- Share this article on Facebook
- Share this article on Twitter
- Share this article on Email
- Show additional share options
- Share this article on Print
- Share this article on Comment
- Share this article on Whatsapp
- Share this article on Linkedin
- Share this article on Reddit
- Share this article on Pinit
- Share this article on Tumblr
The recent vogue for extreme solitary survival tales — Life of Pi, All Is Lost, Gravity — continues with another significant entry in Lone Survivor. A very intense, close-up visualization of the best-selling memoir about a botched Navy SEALs raid in Afghanistan written by the only man who lived to tell the tale, Marcus Luttrell, Peter Berg’s film rates comparisons to Black Hawk Down as an unflinching account of a U.S. military operation in the Middle East gone very wrong. The film is concerned only with what directly confronts the characters — and, by extension, the audience — at any given moment. But even without any discernable political tilt in the point of view, other than for a clear enthusiasm for gung ho manliness, no spectator will be able to avoid pondering the question: Is such sacrifice worth it? Given the grim and painful nature of much of the drama, even critical plaudits and heavy promotion will have trouble pushing this Universal release beyond mid-level box office success.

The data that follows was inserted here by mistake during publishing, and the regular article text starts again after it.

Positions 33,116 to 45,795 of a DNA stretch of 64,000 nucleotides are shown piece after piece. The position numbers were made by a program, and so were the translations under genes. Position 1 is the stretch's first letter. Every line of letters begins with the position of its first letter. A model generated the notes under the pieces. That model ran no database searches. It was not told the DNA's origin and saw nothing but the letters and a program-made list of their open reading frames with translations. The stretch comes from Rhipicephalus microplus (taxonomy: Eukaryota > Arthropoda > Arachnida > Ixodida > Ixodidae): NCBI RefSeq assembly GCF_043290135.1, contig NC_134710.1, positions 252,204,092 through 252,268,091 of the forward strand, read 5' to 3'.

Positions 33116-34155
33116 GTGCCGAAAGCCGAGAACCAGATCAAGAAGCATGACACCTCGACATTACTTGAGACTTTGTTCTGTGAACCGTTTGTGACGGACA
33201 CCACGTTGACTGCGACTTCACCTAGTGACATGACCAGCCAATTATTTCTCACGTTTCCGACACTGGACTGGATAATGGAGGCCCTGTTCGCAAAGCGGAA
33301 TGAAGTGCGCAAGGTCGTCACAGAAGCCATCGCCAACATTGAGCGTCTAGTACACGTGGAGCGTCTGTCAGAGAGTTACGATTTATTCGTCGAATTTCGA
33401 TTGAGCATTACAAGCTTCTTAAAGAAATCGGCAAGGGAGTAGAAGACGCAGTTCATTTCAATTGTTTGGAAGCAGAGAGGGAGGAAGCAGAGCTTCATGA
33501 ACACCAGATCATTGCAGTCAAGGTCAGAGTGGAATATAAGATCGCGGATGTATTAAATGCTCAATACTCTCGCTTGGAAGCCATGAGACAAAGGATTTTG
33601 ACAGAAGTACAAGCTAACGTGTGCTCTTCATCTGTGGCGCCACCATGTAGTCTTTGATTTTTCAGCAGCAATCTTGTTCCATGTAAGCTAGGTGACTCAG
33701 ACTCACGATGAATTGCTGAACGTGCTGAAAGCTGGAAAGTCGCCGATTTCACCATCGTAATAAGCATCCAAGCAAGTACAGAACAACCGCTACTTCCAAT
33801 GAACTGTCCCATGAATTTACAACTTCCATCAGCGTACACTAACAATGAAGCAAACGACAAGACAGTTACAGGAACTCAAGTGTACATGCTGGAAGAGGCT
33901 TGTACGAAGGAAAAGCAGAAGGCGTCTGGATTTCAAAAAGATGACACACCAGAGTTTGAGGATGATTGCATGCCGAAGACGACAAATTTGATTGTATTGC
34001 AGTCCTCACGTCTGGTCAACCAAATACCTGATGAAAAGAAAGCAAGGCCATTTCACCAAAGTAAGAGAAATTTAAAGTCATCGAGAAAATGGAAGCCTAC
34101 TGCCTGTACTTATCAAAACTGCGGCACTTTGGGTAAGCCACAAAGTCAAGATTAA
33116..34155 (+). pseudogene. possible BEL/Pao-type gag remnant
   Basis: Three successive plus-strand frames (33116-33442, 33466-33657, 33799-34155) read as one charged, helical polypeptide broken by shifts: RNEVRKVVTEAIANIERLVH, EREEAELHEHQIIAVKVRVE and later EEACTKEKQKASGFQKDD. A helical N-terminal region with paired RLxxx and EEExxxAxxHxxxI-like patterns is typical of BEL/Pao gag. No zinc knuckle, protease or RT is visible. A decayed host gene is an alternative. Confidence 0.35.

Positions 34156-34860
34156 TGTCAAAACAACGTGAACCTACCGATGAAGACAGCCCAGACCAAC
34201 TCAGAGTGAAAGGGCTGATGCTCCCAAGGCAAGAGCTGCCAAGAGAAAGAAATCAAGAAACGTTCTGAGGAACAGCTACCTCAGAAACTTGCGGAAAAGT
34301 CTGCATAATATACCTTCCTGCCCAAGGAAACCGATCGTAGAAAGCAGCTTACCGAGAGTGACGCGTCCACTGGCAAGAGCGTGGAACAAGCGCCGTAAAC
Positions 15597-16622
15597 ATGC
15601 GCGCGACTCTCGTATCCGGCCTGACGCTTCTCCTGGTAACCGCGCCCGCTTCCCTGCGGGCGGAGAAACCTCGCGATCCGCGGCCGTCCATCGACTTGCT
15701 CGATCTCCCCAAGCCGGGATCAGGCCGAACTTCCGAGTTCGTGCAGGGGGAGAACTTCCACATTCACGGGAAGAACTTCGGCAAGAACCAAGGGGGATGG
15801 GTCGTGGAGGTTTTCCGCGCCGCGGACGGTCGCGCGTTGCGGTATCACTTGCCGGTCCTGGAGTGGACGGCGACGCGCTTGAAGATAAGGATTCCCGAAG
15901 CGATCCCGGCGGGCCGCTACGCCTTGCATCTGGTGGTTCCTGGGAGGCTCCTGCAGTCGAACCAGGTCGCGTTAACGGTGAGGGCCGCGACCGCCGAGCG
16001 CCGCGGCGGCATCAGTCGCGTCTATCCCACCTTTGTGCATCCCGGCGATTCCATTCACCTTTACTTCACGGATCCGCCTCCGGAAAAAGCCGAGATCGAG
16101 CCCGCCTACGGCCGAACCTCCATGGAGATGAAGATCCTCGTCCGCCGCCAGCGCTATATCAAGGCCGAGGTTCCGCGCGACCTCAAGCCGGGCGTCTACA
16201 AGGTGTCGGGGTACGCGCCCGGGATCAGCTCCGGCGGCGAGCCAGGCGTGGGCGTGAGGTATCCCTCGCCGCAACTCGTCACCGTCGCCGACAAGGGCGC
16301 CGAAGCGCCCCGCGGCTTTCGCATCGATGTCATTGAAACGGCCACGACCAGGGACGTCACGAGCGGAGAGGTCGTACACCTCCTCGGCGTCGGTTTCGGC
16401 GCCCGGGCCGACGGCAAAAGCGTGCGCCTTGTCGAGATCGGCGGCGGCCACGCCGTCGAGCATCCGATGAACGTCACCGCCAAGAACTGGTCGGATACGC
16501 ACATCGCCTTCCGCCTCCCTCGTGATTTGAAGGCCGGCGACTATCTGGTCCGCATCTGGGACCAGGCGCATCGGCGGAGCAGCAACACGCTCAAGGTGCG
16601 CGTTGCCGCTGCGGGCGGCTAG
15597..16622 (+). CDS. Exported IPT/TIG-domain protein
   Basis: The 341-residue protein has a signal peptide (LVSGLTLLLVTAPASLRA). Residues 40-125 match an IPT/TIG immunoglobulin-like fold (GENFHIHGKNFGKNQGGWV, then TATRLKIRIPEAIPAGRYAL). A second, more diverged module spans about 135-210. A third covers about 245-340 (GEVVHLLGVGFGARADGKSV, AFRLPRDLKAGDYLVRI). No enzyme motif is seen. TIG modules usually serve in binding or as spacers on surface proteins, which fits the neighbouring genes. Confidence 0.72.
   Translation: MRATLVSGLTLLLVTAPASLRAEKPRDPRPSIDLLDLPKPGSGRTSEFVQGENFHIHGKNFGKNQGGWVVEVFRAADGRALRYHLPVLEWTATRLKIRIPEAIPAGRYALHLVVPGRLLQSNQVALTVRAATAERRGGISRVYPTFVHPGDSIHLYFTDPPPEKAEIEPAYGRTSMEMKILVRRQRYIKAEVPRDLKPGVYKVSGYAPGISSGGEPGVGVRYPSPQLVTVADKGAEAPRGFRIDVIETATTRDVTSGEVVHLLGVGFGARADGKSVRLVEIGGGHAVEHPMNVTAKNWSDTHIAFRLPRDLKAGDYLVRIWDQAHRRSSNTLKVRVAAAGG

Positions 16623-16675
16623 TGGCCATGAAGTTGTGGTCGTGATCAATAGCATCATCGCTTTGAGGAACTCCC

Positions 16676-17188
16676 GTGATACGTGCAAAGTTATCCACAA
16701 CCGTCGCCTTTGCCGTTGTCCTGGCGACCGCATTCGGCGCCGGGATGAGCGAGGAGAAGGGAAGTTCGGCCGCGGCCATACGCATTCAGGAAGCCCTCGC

Berg reportedly underwent at least a semblance of SEALs initiation in preparation for the film and the celebration of the he-man camaraderie stemming from the rigorous training period is certainly infectious early in the film. As is well known, these guys are the elite of the elite, the most physically fit, the best armed, the ones equipped with top survival skills and know-how. These men will not let you, or each other, down.
But they’re not superheroes, either, as is soon be illustrated in graphic, bone-crunching, skin-shredding detail. Under cover of night on June 27-28, 2005, four SEALs are quietly dropped by helicopter into rugged mountains from which the men can view a village and possibly neutralize a Taliban bigwig and bin Laden insider who holds sway there and allegedly killed 20 Marines the week before. The quartet consists of Lt. Mike Murphy (Taylor Kitsch), Petty Officer 1st Class Luttrell (Mark Wahlberg) and Petty Officers 2nd Class Danny Dietz (Emile Hirsch) and Matt Axelson (Ben Foster). Radio communication is sketchy but good enough, they believe, to rely on.